3. Do not congregate at trailheads, on the trail, or at the car. Unfortunately, one of the best parts of outdoor recreation is hanging out with friends and enjoying the time before or after an excursion. However, now is not the time to congregate and the better we are at keeping our distance, the sooner we can celebrate outdoor adventures with friends.
    4. Do not recreate in large groups.
    5. Stay close to home. We are lucky to be surrounded by mountain ranges both along the Wasatch Front and Wasatch Back. There are plenty of

      Photo of Paintbrush blooming on the Wasatch Crest captured by John Woeste.

      options to safely recreate close to home.

      • Although the Stay Home Stay Safe Directive from Governor Gary Herbert is no longer in place, it’s still important to wear a mask when in public, wash or sanitize your hands often, socially distance, and self-quarantine if you or someone you’ve been in contact with is feeling ill.
    6. Wash your hands and/or sanitize often. Bring hand sanitizer or sanitizing wipes in your backpack. Make sure to wash your hands when getting home from an outdoor adventure.
    7. Don’t share gear or food with people outside of your household. If you must share gear, make sure to sanitize it before and after use.
    8. Keep your adventures mellow. It is not the time to make risky decisions because if you get hurt or someone in your group gets hurt, you may have to call search and rescue, which will put others at risk for infection and put more strain on the already overwhelmed healthcare system. Think about the safety of our healthcare workers before you decide to do anything risky.
    9. Follow the latest updates and guidelines from the county and state health departments.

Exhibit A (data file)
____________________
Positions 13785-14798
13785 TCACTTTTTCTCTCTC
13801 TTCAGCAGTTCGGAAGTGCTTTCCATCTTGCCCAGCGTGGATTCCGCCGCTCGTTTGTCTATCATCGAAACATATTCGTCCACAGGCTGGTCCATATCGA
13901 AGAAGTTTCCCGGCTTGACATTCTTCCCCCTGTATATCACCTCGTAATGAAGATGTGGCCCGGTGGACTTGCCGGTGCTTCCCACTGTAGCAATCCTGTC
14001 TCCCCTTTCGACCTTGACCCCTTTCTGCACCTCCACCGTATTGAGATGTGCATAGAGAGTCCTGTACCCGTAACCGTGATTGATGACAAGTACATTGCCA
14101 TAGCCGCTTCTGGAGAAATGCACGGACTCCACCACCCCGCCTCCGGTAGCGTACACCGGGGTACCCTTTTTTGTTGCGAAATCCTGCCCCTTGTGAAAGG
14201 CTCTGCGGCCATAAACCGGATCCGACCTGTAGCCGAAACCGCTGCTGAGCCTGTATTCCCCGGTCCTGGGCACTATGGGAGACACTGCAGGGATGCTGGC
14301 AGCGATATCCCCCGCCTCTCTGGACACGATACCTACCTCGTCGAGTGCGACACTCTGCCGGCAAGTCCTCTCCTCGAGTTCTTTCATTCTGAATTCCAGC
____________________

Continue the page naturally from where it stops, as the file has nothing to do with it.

10. UPDATE: The CDC, state, and county health officials recommend wearing a cloth mask or face covering when you leave home. This includes on trails.
    11. If you feel at all sick, stay home until you feel healthy.

The pandemic is a continually evolving issue and we get new information and regulations each day. Make sure to check the status and updates from the local recreation areas you want to visit before going.

Those of us who live near the Central Wasatch are extremely lucky to have outdoor recreation opportunities right in our backyards. Right now, trail etiquette and extra precautions due to COVID-19 are crucial for the health of our broader community.



1: Outdoor Alliance

2: Utah Coronavirus Website


4: CDC


Written by Quinn Graves

Edited by Lindsey Nielsen

2 thoughts on “Trail Etiquette during a Pandemic”

  1. Brian Hutchinson says:

    The CDC recommends the use of masks, which serve to protect others by stemming the spread of COVID-19. Effective designs could range from bandanas to N95 masks and should be required of all who venture outside their homes.
    Utah’s head epidemiologist, Dr Angela Dunn, recommends spacing of at least 15-feet on trails. One-way signs would help to maintain spacing on narrow trails.
    The CWC should take this opportunity to spread the word on CDC recommendations through its website, its membership, and the media. Mask requirements should be posted at the gateways to Wasatch roads and at trailheads.
    This simple safety measure would improve the Wasatch experience.

    1. Kevin Dwyer says:

      Masks are a good idea, especially on popular trails.